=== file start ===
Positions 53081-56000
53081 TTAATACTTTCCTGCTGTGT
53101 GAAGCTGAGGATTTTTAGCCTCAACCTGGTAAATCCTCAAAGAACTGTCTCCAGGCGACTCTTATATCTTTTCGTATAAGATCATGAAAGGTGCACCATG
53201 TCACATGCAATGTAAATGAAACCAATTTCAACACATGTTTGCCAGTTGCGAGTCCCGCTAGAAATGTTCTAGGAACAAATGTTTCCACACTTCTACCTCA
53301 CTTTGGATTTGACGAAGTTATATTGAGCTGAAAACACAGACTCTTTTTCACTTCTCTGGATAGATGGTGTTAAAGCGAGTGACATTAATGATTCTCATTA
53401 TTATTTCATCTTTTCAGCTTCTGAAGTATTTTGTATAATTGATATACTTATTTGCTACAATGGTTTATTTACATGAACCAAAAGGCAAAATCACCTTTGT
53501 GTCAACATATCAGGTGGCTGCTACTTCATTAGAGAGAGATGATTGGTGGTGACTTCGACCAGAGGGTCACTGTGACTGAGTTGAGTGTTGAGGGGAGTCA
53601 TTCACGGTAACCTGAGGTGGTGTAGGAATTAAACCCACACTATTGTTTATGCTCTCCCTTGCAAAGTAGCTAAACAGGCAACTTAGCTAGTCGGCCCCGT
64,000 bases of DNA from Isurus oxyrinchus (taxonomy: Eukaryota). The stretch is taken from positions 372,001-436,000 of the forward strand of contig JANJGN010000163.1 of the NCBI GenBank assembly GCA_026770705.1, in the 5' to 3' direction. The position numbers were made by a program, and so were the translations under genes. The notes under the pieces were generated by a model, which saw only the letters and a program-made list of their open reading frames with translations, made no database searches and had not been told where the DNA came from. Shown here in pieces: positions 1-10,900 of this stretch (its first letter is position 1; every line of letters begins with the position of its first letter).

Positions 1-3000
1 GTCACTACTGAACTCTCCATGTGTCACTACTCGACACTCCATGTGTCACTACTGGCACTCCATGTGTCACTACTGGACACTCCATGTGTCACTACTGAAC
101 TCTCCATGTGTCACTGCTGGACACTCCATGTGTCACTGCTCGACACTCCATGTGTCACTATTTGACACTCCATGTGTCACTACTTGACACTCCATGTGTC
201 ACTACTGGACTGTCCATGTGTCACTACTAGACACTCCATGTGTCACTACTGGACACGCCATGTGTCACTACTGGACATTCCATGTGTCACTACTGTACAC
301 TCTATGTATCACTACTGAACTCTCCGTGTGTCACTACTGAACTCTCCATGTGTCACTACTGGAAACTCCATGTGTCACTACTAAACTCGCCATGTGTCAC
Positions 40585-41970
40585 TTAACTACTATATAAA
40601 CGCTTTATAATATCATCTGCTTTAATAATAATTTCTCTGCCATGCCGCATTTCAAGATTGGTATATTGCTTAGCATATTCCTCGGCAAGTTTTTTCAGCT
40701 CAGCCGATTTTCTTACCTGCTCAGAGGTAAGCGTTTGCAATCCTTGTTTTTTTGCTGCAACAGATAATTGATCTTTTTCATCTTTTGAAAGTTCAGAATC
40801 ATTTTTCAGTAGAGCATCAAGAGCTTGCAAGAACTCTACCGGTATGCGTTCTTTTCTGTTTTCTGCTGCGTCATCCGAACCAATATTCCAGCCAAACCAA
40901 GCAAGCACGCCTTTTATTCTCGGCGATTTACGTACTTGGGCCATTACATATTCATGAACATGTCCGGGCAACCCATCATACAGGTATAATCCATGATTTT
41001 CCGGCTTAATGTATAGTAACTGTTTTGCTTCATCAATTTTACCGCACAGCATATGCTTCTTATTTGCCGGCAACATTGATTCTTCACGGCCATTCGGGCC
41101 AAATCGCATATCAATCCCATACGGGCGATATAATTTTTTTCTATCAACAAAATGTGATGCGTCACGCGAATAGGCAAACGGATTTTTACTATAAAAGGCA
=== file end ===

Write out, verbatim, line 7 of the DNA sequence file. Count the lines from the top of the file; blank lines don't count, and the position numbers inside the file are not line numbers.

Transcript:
53501 GTCAACATATCAGGTGGCTGCTACTTCATTAGAGAGAGATGATTGGTGGTGACTTCGACCAGAGGGTCACTGTGACTGAGTTGAGTGTTGAGGGGAGTCA